The Gerund

The gerund developed from the verbal noun, which in course of time became verbalized preserving at the same time its nominal character. The gerund is formed by adding the suffix -ing to the stem of the verb and coincides in form with Participle 1.

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The gerund has both nominal and verbal properties. The nominal characteristics of the gerund are as follows.

1) The gerund can be preceded by a preposition;

e.g. Before answering her question he thought a little.

2) It can have an attribute expressed by a possessive pronoun or a noun in the Genitive Case;

e.g. I insist on your going there right now.

3) Verbal properties of the gerund are as follows;

  1. a) it can take a direct object;

e.g. Excuse me for interrupting you.

  1. b) it can be modified by an adverb;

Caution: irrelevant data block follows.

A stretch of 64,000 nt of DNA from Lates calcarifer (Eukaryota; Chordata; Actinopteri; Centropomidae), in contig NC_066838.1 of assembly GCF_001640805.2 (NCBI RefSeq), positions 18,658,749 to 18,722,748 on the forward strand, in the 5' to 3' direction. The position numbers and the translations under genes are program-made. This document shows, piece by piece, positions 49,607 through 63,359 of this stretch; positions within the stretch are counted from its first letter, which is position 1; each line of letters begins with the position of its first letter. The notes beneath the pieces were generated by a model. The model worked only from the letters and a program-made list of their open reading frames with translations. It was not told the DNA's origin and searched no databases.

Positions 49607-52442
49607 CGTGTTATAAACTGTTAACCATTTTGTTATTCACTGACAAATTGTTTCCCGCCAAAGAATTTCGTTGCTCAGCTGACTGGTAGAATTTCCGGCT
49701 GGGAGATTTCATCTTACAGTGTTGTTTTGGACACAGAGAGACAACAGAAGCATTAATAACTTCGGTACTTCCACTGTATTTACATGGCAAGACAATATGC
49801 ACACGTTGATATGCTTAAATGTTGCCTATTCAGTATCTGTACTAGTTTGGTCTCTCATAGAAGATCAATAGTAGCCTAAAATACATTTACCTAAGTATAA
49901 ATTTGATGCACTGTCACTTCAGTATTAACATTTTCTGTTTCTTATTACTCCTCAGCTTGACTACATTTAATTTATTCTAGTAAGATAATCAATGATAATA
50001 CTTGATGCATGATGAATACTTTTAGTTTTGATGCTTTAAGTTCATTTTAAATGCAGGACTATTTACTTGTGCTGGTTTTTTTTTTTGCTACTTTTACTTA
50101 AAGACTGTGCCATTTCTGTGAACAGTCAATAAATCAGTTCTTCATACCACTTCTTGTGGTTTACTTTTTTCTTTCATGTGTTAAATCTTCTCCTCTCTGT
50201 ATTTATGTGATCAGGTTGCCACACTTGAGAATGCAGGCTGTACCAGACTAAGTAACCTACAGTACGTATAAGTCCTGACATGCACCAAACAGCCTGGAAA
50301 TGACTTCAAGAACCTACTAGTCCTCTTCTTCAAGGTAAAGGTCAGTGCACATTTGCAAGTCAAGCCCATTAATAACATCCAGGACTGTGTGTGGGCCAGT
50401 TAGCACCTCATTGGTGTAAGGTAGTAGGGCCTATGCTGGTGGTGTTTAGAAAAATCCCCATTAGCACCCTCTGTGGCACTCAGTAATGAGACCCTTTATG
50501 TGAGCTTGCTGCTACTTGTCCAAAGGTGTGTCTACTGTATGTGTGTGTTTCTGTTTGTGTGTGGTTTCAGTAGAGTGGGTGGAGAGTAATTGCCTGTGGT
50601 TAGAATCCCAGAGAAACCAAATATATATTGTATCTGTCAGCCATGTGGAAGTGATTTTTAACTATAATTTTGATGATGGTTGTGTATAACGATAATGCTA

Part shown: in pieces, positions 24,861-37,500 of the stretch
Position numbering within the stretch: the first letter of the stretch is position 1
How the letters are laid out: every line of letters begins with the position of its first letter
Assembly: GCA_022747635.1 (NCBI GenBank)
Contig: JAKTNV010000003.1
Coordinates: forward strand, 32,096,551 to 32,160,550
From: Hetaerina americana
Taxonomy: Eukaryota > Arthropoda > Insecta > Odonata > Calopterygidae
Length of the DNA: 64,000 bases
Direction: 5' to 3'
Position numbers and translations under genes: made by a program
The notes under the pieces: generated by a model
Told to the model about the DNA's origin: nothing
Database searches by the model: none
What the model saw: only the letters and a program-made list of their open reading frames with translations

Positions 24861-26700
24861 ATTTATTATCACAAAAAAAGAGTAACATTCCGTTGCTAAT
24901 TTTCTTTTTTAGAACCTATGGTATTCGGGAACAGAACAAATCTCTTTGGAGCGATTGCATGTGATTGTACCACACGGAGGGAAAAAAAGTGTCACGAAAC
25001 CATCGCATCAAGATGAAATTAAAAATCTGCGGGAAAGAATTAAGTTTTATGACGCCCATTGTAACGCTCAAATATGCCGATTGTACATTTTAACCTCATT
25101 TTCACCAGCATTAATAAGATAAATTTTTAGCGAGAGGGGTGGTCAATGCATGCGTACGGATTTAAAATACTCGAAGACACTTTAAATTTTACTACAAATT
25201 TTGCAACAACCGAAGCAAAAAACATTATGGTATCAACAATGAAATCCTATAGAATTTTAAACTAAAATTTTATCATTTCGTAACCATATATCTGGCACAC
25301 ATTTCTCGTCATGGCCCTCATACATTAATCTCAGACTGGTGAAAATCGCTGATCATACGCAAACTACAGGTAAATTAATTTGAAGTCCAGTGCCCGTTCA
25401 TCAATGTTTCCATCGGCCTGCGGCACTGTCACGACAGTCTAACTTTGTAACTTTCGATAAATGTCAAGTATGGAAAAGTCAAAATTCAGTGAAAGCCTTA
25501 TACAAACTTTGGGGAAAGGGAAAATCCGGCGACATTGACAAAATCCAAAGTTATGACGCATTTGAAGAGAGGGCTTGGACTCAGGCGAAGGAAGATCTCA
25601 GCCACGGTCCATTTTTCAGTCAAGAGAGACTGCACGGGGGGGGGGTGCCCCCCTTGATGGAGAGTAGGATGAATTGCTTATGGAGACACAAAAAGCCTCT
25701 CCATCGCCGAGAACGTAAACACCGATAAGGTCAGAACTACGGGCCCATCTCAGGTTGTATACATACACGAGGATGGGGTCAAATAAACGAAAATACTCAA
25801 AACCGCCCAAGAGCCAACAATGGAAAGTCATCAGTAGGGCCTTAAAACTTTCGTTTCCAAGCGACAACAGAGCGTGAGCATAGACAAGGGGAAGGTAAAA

e.g. After working hard she felt tired.

  1. c) it has the following verbal forms;

Indefinite – translating (active) – being written (passive)

Perfect – having translated (active) – having been written (passive)

The Gerund has the following functions in the sentence.

  1. subject;

They say smoking leads to meditation. (Collins) (subject)

  1. object;

Children enjoy playing on the sand.

  1. attribute;

There are no chances of being promoted here.

  1. predicative;

His hobby is growing roses of different colors.

  1. adverbial modifier of

Time On reaching the hotel he got out of the taxi.

Manner The whole morning was spent in packing.

Attendant circumstances He left the room without saying good-by to anybody.

Purpose. This tool is used for cutting down trees.